Dancers execute a series of lifts and rolls inside a rehearsal space on Arizona State University’s Tempe campus as choreographer Jessica Rajko, an interdisciplinary artist and assistant professor at ASU, sits cross-legged on the floor. She’s leaning in toward the dancers, carefully watching their work and pausing periodically to offer notes about various technical or theatrical elements of the piece they’re practicing.
It’s a Sunday afternoon in mid-January, and they’re getting ready to première Rajko’s full-length dance work, titled Me, My Quantified Self, and I. Cell phones and other digital devices peeking out of backpacks strewn around the room’s perimeter confirm the relevance of the topic at the heart of the piece – the ways contemporary lives are tangled up with digital spaces.
For Rajko, who earned her MFA in dance and interdisciplinary digital media at ASU in 2009, these spaces form “a messy, cluttered, complicated ecosystem.” And that’s just what her newest piece seeks to explore through performances from February 10 to 12 at Unexpected Art Gallery. It’s a collaboration with eight Phoenix-based artists who blend dance, digital music, and laser art in ways meant to prompt reflection and conversation on the intersections of big data with individual lives and communities.
There’s a significant visual arts component, too – created by five members of a Tempe-based service organization called Needlewielders, comprising age 50+ volunteers who knit, crochet, sew, and quilt items for community members in need. They’ve created a giant net that forms the backdrop for the show – weaving artifacts that reference digital culture into its web-like connections. “I wanted to create a world about data that people can touch, hold, feel,” Rajko says.
The web might just as easily represent Rajko’s own creative journey, marked by a series of collaborations and explorations of different media. Rajko co-founded and co-directs the urbanSTEW arts collective, which creates participatory art and technology installations. She also co-directs the Human Security Collaboratory, which is part of an ASU initiative exploring diverse technology-related topics from digital civil rights to wearable technologies.
The première of Rajko’s newest work couldn’t be better timed, given the ways big data has been front and center in American politics of late – through controversy surrounding foreign entities hacking American political processes and the new president’s penchant for lambasting opponents through social media. Dancers performed three excerpts from the piece during the 2017 Breaking Ground contemporary dance festival.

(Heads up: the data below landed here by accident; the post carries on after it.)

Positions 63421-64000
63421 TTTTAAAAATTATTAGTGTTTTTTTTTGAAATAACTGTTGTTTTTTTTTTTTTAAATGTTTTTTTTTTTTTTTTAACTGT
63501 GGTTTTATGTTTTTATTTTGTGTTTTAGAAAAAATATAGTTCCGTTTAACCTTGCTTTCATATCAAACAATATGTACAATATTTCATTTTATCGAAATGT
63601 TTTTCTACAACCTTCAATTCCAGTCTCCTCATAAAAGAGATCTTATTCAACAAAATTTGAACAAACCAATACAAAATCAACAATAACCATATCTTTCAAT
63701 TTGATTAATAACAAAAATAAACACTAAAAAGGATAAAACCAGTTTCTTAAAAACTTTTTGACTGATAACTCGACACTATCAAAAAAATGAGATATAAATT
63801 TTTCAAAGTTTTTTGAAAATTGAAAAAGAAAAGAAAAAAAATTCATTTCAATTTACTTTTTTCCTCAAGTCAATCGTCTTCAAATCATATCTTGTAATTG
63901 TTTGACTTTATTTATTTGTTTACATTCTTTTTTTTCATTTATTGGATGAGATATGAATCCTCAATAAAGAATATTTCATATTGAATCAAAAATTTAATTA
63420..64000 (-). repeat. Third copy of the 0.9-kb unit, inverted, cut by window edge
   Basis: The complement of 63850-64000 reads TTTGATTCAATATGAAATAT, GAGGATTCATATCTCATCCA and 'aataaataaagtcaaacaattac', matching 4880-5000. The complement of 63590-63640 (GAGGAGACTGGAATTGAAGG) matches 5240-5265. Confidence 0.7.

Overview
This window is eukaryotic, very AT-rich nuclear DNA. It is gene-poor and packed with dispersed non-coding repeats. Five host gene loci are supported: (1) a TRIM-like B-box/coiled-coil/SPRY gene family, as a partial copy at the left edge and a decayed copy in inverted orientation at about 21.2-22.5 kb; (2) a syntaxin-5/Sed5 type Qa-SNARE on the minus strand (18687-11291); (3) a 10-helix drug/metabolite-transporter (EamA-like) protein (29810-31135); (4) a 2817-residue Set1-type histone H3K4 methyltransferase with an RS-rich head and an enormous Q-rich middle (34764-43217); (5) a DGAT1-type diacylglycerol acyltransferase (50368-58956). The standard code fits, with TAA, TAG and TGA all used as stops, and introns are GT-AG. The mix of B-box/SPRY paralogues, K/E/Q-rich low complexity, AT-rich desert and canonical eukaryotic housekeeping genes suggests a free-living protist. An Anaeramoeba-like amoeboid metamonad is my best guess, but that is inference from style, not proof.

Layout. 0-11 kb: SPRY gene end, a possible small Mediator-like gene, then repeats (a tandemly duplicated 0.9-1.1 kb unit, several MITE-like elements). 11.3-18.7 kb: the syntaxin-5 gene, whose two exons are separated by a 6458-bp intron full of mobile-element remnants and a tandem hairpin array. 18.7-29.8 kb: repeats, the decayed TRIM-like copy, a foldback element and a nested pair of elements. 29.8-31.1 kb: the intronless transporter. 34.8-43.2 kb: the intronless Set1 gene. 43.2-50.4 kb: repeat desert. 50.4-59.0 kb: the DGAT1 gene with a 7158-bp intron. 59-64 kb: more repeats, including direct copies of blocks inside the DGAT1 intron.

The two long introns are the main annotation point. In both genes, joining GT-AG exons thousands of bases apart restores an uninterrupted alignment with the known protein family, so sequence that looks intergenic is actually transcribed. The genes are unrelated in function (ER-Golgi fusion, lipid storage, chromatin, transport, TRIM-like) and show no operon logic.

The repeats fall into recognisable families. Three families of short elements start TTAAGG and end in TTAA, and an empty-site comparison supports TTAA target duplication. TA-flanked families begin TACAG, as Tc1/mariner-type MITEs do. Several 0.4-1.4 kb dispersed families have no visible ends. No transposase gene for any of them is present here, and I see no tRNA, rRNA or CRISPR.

It’s not the first time Rajko has explored issues central to contemporary culture. In November 2015, she premiered a full-length work called I’m Not as Think as You Drunk I Am at Crescent Ballroom.
With Me, My Quantified Self, and I, Rajko presents a counterpoint to common assumptions about digital culture – including the idea that it’s primarily the purview of heterosexual white men, or always affiliated with a clean minimalist aesthetic. Recognizing the prevalence of big data discussions driven by experts, Rajko incorporates spoken word elements culled from conversations with ordinary people whose lives are deeply intertwined with data – often in ways far beyond their own control.
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“I wanted to capture the experiences of those who don’t necessarily understand how big data works but can feel the impact of its infrastructure on their lives,” Rajko says. “For me, dance allows us to amplify our emotional experiences, behaviors, habits, and values that are so hard to put into words.”
Me, My Quantifed Self, and I performances take place 7:30 p.m. Friday, February 10, through Sunday, February 12, at Unexpected Art Gallery. Arrive at 7 p.m. to interact with the performance space. Tickets, which are $15 in advance or $20 at the door, are available through the event Facebook page – where you can also find information on several related programs happening that weekend.